Ever wonder how the package knows exactly when your light bulb will burn out? Annoyed that yet another cellphone battery has gone dead and replacements are not available? Amazed at the precision with which manufacturers are able to make products that last exactly 2 weeks longer than their warranties?
Can we make planned obsolescence illegal? The theory is terrific, but is it possible to force companies by law to create better products? Manufacturers understandably need to keep some secrets in the interest of healthy competition, but when their designs are destined for a quick trip to a landfill, the government needs to step in. Its certainly not a new concept to hold manufacturers accountable for their actions while still respecting their privacy; we regulate their employment standards and their output of pollution- we should also regulate the quality of their goods.
Society needs this, the environment needs this.
Imagine every household has a conveyor belt flowing into it and a conveyor belt flowing out. This is basically what’s happening every day, we consume and we create. Light bulbs flow in, burnt light bulbs flow out. Electricity is flowing in, heat is flowing out. Celery is flowing in, waste water is flowing out (unless of course you run a greenhouse growing celery from wastewater- gross).
My hope is just to do something that slows these conveyor belts down so that our limited resources are not needlessly wasted. Fighting planned obsolescence achieves this. If light bulbs were designed according to their best scientific capabilities; they would only need to flow into the house once and stay there.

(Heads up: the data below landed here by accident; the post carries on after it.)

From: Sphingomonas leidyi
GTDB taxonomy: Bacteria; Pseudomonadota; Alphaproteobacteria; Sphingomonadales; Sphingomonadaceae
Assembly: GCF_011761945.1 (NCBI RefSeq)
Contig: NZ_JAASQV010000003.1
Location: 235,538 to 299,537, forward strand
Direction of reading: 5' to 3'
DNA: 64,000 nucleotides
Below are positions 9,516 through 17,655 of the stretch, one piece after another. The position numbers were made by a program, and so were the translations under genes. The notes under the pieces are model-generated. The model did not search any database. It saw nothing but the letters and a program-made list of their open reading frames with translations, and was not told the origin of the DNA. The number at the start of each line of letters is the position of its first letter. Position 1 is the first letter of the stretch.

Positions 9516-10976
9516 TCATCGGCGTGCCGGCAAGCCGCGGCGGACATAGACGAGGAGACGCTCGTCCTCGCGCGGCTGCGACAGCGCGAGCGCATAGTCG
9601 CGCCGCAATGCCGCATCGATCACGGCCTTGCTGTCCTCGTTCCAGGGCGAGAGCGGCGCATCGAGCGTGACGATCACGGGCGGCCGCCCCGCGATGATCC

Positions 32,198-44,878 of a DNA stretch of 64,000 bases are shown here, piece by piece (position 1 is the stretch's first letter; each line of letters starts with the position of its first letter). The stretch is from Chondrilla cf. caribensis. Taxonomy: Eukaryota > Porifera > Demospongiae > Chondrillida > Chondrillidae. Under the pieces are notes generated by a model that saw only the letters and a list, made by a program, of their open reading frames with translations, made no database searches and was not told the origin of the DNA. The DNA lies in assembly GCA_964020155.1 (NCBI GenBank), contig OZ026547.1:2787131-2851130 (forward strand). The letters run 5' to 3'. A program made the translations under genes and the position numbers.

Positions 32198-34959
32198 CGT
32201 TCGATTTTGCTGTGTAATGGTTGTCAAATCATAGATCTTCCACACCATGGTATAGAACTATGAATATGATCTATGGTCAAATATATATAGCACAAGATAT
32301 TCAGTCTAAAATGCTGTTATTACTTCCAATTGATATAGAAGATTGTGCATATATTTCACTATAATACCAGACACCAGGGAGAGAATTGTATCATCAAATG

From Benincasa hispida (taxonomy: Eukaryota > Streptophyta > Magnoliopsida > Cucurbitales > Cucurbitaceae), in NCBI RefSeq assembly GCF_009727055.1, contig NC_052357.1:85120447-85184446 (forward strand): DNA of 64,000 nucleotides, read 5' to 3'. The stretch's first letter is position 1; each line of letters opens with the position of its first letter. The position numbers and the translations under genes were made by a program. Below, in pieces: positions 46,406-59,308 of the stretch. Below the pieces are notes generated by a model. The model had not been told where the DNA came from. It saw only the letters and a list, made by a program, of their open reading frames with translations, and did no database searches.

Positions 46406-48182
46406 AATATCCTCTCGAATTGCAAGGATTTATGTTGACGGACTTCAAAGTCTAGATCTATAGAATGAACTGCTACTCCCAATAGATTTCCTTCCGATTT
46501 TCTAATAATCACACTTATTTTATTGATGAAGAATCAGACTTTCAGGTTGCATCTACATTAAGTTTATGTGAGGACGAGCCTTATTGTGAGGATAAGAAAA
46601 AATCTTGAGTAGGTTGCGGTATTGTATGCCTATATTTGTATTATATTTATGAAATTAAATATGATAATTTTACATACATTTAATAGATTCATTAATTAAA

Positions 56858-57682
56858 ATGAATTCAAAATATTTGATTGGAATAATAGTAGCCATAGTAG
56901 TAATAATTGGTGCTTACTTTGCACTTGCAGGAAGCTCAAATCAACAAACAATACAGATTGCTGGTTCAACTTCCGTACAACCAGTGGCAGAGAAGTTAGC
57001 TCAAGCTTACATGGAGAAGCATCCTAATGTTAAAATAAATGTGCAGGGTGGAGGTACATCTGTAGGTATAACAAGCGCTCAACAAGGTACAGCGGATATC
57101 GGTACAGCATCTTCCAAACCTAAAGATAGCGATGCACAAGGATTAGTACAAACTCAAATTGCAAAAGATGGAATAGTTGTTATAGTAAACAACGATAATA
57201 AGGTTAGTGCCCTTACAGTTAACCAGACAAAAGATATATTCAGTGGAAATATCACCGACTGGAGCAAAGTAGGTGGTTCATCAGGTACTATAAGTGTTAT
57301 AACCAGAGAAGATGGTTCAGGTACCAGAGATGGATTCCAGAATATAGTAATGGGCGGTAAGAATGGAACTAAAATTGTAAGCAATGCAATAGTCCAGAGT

CAPO. Citizens Against Planned Obsolescence. You need a vague catchy name people can remember. “Citizens against” nicely doesn’t commit to anything since I’m not really sure how to go about solving the problem. Calling for a ban, or a new law is definitely the type of thing we should be interested in, we just need to ease people into the idea with a catchy name. Look at PETA, everyone knows this group and what they stand for, but the title is vague enough that they can explore many agendas pertaining to their overall concern.
So far the only groups claiming the name that i can find are the “Canadian Association of Psychosocial Oncology” and the “Canadian Association for Prosthetics and Orthotics“. I think we’d be safely distinguished from those who share the acronym.
Also see: How to raise and care for companies.
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